(Bloomberg) — Euro-area manufacturing and services strengthened this month, indicating the region’s economy is building momentum even as concerns mount about a possible Greek exit from the common currency.
A composite Purchasing Managers Index for both sectors rose to 53.5 from 52.6 in January, London-based Markit Economics said on Friday. That exceeded the median forecast of economists for a reading of 53 and is the highest in seven months.
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The 19-country economy grew 0.3 percent in the final three months of 2014, and Markit estimates it will grow at a similar pace this quarter. Germany is leading the region’s recovery as a weakening currency lifts exports, while European Central Bank stimulus is bolstering confidence about the outlook.
“Undeterred by the ongoing Greek debt crisis, economic growth is gathering momentum and looks set to gain further traction in coming months,” said Chris Williamson, chief economist at Markit in London. “With the ECB’s quantitative easing ‘bazooka’ due to start in March, business optimism has been boosted to its highest for three-and-a-half years.”
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Markit’s manufacturing gauge for the region rose to 51.1 in February from 51 in January, less than economists had forecast. The services measure jumped to 53.9 from 52.7, beating estimates. A reading above 50 indicates expansion.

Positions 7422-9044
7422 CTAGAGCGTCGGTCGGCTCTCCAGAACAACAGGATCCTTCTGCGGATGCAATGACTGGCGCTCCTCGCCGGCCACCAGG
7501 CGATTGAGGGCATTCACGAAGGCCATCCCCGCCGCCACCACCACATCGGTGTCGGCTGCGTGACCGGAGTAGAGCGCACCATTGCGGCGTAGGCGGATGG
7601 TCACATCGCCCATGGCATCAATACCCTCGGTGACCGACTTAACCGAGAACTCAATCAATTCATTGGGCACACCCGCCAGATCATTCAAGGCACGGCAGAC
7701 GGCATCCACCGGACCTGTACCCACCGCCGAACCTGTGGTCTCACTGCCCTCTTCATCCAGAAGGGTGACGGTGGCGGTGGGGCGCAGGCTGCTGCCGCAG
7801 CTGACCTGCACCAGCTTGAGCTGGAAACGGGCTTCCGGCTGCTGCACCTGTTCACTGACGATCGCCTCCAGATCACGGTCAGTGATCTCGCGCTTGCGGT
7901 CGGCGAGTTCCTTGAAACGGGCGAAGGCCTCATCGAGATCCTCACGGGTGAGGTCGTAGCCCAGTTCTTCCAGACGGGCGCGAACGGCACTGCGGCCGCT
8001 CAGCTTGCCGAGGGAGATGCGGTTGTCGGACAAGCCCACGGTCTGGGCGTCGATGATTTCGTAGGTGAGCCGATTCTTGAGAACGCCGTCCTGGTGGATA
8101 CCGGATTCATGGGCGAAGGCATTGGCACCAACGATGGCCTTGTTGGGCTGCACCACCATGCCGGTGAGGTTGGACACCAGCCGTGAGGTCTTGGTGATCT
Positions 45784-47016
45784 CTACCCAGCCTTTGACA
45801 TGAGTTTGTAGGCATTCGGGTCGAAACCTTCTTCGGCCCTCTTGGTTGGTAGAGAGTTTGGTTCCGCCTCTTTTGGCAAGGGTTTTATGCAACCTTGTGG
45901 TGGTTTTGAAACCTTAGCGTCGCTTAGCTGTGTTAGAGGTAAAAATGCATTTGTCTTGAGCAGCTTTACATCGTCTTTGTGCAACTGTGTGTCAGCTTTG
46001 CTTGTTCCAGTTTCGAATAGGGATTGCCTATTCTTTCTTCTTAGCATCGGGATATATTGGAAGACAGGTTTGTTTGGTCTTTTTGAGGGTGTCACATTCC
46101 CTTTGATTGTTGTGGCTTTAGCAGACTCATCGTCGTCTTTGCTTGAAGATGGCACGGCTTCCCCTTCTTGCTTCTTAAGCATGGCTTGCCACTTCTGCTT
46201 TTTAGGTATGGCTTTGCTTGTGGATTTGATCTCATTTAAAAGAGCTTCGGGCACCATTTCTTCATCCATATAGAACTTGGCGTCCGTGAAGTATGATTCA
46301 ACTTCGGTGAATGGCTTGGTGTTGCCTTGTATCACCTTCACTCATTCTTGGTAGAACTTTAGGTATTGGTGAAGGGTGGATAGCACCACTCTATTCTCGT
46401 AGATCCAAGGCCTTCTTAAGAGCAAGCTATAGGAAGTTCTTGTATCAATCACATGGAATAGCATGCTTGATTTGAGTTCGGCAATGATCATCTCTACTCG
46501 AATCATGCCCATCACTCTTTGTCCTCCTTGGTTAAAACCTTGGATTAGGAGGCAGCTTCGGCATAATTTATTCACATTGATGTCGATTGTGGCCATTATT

The euro was trading at $ 1.1312 as of 9:08 a.m. London time, down 0.5 percent on the day after the data were released.
“Growth is looking lop-sided,” Williamson said. It’s “very much dependent on the services economy where lower prices are fueling growth, especially in consumer-facing sectors. The weakness of the manufacturing economy remains a major concern.”
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In a sign of rising optimism, hiring picked up and the rate of job creation was the strongest since 2011, according to Markit. German investor confidence rose to the highest in a year this month, buoyed by the imminent arrival of fresh stimulus, the ZEW Center for European Economic Research said on Tuesday.
European Central Bank President Mario Draghi has announced plans to buy 1.1 trillion euros ($ 1.3 trillion) of bond purchases to stave off deflation. Consumer prices in the currency bloc fell an annual 0.6 percent in January, far from the ECB’s goal of just below 2 percent. Markit said average selling prices in the euro area have been falling continuously for three years, though they declined at a slower pace this month.
The effect from the ECB bond-buying program, due to start next month, and lower energy costs, may help stimulate the euro area’s economy.
Nevertheless, potential financial-market turmoil related to Greece remains a threat to the recovery. Euro-area finance ministers hold emergency talks with Greek officials Friday amid increasing pressure to find a compromise on maintaining funding to the indebted country to prevent tensions from harming confidence and growth.
Markit said its composite PMI for Germany increased to 54.3 in February from 53.5 in January. The gauge is now at its highest in seven months. France’s measure rose to 52.2 from 49.3, the highest since August 2011.
To contact the reporter on this story: Tom Beardsworth in London at [email protected]
To contact the editors responsible for this story: Fergal O’Brien at [email protected] Jennifer Ryan, Zoe Schneeweiss
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